Midge Hall railway station
|Original company||Lancashire and Yorkshire Railway|
|Pre-grouping||Lancashire and Yorkshire Railway|
|Post-grouping||London, Midland and Scottish Railway|
|2 October 1961||Closed|
|Disused railway stations in the United Kingdom|
|Closed railway stations in Britain
A B C D–F G H–J K–L M–O P–R S T–V W–Z
|UK Railways portal|
The railway line between Preston and Walton was proposed by the Liverpool, Ormskirk and Preston Railway (LO&PJ) and authorised in 1846; later that year the LO&PJ was amalgamated with the East Lancashire Railway (ELR), which opened the line in 1849.
In August 1859 the ELR was amalgamated with the Lancashire and Yorkshire Railway (LYR), and in October that year, the station at Midge Hall was opened. It was 23 1⁄4 miles (37.4 km) from Liverpool (Tithebarn Street), and replaced an earlier station at Cocker Bar, 23 miles (37.0 km) from Liverpool.
The station was closed by British Railways on 2 October 1961. It retained its original Lancashire and Yorkshire railway signalbox until 1972 until the general Preston area resignalling programme, whereupon the old box was demolished and replaced with a new construction on the opposite side of the level crossing.
Trains still stop at Midge Hall signal box to exchange a token for the single line onward to Rufford - this is a vestige of the 1970s and early 1980s, when the then recently singled branch line retained double track from Midge Hall into Preston. The portion from here north to Farington Curve Junction was also singled in 1983, but the existing combination of track circuit block & key token operation was retained after completion of the work.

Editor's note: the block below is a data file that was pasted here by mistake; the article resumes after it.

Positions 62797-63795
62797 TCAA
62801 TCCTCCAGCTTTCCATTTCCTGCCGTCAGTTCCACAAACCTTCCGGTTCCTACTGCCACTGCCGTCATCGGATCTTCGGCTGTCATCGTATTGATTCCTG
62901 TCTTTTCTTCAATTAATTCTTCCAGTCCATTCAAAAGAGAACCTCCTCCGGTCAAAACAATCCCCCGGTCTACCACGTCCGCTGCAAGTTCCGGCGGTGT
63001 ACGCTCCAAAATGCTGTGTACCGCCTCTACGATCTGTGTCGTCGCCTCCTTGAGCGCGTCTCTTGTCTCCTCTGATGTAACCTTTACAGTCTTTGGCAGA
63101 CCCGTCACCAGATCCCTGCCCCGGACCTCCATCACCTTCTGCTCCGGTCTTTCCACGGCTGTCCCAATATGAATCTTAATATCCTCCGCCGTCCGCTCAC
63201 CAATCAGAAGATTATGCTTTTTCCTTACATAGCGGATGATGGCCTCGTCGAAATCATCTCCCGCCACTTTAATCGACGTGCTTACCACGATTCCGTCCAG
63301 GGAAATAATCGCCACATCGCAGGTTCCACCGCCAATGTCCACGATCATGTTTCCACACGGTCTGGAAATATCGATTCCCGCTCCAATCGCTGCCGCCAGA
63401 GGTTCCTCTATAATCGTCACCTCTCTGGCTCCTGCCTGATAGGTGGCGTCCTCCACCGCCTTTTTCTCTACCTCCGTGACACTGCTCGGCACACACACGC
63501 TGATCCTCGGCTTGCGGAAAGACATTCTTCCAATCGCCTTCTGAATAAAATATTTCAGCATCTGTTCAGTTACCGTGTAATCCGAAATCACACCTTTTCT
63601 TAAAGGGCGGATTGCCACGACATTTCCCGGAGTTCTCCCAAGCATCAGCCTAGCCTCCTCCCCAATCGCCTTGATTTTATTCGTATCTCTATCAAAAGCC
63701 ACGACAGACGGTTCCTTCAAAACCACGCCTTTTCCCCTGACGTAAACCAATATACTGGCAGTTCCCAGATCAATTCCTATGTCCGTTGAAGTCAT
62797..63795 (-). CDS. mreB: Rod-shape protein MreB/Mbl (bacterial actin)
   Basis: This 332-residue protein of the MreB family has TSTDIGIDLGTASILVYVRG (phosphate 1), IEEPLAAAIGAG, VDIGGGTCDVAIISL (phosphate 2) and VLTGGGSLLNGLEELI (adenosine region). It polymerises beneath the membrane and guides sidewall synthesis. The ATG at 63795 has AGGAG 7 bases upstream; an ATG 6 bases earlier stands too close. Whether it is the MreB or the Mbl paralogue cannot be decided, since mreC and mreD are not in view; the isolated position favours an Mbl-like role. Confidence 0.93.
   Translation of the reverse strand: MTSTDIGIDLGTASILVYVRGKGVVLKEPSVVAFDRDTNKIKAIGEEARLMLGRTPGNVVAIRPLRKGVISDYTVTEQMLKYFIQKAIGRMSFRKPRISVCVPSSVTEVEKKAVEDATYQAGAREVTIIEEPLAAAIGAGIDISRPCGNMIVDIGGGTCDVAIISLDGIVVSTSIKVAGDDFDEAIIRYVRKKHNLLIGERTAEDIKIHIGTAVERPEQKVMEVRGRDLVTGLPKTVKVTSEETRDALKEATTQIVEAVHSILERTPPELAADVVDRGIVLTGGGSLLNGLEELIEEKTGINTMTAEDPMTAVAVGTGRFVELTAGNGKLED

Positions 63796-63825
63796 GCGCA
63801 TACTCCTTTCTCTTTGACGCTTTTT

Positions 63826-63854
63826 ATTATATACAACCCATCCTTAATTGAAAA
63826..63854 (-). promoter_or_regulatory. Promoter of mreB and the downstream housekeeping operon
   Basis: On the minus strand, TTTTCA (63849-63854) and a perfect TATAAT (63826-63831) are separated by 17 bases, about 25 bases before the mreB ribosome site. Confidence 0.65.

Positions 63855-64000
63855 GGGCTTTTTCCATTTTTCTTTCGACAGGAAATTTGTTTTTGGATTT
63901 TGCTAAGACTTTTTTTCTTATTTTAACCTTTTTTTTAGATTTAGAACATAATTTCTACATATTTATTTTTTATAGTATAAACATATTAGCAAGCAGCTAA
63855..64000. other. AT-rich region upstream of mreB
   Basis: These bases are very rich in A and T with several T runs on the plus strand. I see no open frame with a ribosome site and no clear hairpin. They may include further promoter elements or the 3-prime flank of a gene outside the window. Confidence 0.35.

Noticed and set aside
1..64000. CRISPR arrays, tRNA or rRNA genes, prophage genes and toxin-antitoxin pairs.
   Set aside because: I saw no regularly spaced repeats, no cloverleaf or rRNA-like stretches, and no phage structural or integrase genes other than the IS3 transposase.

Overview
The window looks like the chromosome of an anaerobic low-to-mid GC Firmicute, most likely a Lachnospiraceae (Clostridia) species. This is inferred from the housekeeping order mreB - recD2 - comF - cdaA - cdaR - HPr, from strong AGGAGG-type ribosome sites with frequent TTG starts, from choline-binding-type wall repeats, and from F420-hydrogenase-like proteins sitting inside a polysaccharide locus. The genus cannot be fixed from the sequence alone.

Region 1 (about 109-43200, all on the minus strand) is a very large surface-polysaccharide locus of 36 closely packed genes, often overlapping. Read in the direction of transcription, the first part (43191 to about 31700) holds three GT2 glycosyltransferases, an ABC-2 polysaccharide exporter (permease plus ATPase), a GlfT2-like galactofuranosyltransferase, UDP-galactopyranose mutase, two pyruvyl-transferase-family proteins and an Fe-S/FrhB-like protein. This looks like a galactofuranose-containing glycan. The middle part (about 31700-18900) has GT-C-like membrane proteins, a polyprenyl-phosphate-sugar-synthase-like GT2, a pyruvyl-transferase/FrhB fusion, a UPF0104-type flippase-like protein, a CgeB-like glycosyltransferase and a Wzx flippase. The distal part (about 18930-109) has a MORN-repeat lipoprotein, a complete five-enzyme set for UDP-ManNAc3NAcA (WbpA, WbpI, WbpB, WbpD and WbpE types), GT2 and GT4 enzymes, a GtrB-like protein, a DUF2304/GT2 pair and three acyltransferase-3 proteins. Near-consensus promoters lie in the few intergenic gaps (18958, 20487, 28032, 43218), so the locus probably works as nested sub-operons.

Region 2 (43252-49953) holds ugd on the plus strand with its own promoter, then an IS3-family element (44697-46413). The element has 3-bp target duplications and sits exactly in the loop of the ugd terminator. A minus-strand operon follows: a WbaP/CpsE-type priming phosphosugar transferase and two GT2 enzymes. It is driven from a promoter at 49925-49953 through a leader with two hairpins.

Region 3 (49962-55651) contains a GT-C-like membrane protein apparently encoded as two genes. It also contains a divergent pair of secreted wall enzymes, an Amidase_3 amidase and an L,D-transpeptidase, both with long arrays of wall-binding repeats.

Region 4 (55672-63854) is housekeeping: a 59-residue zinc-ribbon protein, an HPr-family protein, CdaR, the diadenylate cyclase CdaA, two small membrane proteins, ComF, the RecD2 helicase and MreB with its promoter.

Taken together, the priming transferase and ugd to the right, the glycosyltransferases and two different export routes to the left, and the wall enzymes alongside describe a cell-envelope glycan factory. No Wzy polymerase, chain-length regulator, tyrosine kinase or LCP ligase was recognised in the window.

There have been talks amongst the local community for the possible reopening of the station. A study held in 1991 concluded that there would be a forecasted 7500 journeys per annum using the station, generating roughly £15,000 in revenue with an average cost of £2 per journey. This was deemed uneconomical due to the high costs of construction (£500,000) coupled with £15,000 in ongoing annual maintenance costs, which would barely be covered by the revenue alone.
A meeting held in 2003 concluded that whilst forecasted passenger numbers will likely be higher than that of the 1991 study (due largely to residential development in recent years), numbers may only be in the region of 10,000 to 30,000 and revenue from these passengers would likely still not cover the costs for reopening and thus remains uneconomical to reopen.
In 2012, the Ormskirk, Preston and Southport Travellers’ Association called talks with Lancashire County Council about the possible reopening of the Midge Hall station as a "key component" of the Council's thinking. In the summer of 2014, Lancashire County Council confirmed that a business case for reopening was being formulated.
- Marshall, John (1969). The Lancashire & Yorkshire Railway, volume 1. Newton Abbot: David & Charles. pp. 136, 138. ISBN 0-7153-4352-1.
- Marshall 1969, p. 123
- Butt, R.V.J. (1995). The Directory of Railway Stations. Yeovil: Patrick Stephens Ltd. p. 159. ISBN 1-85260-508-1. R508.
- Marshall 1969, p. 138
- Railscot - Midge Hall in the late 1970s
- "Presentation on the possible reinstatement of Midge Hall Station". Lancashire County Council. 28 January 2003. Retrieved 2009-08-23.
- Newsletter September 2014 OPSTA
- Campaign relaunched for station Leyland Guardian
- Renewed call for station to reopen before development Lancashire Evening Post
|Preceding station||Disused railways||Following station|
Line and station open
|Lancashire and Yorkshire Railway
Ormskirk Branch Line
Line and station open
Line closed, station open